* Controversial street-level image maps launched in UK
* Allows users to navigate 360-degree city streetscapes
* Google blurs faces, licence plates to protect privacy
By Paul Sandle
LONDON, March 19 Google Inc (GOOG.O) has
launched its controversial street-level photo maps in 25 cities
in the UK, with new technology to address people's fears of
being captured in the Internet search leader's images.
The service, named "Street View", allows users to navigate
around a 360-degree view of city streets, including buildings,
traffic and people, using pictures taken by Google's camera
Google said it was addressing privacy concerns by using
software to blur images of pedestrians or car licence plates.
"Privacy is really important to us. We think we have largely
addressed those issues," Ed Parsons, a geospatial technologist
for Google, told a news conference on Thursday.
"Anything that can identify an individual person or car, we
are doing our best to try to remove (that) image."
The privacy features were developed in consultation with the
UK privacy commissioner, and Parsons said facial blurring worked
in 99.9 percent of cases. Another technology could be used to
complete the job if necessary, he said.
Users could also flag an image to Google if it raised
privacy concerns or contained inappropriate content, and Google
said the image would be removed or blacked out in "almost all
The 360-degree street-level view gives Web users the
experience of walking down the road and being able to look
around from side to side to see the cityscape in any particular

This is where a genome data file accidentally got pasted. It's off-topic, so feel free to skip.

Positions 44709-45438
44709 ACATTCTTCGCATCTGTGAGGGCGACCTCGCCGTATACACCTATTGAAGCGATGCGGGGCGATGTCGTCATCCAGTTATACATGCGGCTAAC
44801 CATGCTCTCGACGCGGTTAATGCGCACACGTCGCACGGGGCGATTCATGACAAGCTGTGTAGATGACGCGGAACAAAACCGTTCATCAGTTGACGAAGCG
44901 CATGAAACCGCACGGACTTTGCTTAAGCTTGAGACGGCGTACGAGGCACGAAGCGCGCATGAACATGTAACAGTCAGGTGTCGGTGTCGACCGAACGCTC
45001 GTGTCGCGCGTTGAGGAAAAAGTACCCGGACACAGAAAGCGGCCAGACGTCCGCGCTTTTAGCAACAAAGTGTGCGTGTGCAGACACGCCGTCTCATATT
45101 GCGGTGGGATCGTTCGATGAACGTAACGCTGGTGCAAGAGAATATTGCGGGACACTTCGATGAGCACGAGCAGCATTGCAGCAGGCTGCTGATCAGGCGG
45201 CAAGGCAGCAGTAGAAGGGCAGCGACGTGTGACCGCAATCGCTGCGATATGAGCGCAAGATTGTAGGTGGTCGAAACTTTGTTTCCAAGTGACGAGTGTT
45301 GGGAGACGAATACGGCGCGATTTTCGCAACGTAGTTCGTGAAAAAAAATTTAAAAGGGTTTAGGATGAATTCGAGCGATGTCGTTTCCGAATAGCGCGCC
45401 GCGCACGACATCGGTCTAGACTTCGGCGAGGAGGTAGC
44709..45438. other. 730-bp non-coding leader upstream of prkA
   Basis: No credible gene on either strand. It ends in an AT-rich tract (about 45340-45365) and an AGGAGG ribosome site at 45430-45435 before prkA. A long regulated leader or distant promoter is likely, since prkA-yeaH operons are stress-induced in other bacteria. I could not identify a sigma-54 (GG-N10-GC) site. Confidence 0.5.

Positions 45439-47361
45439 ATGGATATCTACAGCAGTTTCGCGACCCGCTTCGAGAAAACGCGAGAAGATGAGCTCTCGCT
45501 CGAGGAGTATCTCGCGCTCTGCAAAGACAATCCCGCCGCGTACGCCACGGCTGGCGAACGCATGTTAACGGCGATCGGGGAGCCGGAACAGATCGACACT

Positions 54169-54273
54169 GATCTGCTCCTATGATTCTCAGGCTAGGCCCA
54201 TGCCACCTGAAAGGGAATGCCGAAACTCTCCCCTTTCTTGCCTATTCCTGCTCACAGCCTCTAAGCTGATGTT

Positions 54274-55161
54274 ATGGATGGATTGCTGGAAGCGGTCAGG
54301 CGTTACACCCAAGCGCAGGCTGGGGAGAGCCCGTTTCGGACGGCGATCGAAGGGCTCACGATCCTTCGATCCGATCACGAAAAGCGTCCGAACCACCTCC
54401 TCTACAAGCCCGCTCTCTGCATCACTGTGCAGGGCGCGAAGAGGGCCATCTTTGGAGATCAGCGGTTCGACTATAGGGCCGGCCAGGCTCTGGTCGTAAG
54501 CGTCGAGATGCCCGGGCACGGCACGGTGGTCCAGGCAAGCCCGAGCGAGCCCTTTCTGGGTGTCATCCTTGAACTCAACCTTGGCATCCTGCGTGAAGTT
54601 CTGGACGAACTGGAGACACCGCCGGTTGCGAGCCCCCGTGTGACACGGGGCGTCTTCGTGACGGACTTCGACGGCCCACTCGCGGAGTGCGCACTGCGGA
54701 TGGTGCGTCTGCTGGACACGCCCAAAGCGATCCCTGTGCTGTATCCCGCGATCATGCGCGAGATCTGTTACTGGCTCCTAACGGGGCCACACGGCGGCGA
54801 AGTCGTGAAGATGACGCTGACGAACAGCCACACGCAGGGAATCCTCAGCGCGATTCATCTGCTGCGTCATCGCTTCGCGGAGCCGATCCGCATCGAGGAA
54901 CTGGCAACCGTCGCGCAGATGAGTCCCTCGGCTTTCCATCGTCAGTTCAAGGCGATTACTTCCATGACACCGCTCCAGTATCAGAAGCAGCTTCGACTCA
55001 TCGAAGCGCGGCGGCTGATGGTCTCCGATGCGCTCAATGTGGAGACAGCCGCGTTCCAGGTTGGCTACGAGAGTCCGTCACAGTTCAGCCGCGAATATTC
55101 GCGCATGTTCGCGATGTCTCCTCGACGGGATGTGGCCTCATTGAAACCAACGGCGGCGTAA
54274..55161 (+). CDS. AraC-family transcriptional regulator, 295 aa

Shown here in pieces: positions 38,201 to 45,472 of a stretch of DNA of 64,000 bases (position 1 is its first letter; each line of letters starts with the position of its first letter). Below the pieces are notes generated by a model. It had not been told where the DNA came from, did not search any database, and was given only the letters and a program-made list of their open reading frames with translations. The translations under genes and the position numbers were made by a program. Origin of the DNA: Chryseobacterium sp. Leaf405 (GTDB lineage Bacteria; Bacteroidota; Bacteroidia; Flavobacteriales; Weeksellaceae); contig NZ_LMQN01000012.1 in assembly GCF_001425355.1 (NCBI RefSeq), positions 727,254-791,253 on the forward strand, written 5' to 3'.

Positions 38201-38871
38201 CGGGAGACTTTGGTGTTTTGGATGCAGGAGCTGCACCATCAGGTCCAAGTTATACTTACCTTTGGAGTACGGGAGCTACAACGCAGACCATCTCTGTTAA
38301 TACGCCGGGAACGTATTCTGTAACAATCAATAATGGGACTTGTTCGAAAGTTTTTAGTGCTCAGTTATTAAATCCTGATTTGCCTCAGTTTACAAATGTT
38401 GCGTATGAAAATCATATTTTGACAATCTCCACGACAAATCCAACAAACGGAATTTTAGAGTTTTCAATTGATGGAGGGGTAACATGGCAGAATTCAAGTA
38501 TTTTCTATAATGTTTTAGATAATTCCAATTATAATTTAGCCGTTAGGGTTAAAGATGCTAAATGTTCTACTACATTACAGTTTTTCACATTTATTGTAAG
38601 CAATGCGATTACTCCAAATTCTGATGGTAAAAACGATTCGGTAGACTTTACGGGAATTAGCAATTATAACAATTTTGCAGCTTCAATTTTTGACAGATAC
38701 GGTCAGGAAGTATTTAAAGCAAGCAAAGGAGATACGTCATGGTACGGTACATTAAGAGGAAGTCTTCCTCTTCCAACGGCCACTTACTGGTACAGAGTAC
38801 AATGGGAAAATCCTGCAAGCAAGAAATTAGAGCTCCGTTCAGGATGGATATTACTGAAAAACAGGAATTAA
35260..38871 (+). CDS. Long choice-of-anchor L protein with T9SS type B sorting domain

Since its original introduction in 2007 in San Francisco,
Google has introduced the Street Views features as part of its
Google Maps service for 100 cities in nine countries.
Google was slow to introduce Street Views into Britain,
partly in response to the instant uproar caused by its initial
introduction in the United States, and also, partly due to bad
Images of people sunbathing, possibly breaking into
properties and entering an adult bookstore were found when the
service was first launched.
Google, however, said the imagery used was no different from
what a person could readily see or capture walking down the
street, and it had taken steps, including blurring and image
removal, to ensure it respected privacy.
The company uses cars equipped with 30 special cameras to
photograph public streets in major cities around the world.
Spotting the cars became a Web fad this summer in Britain, with
Register.com publishing a Google Map where users could
Street View UK is available in 25 UK cities, including
London, Belfast, Birmingham, Edinburgh and Cardiff.
(Reporting by Paul Sandle; Editing by David Cowell)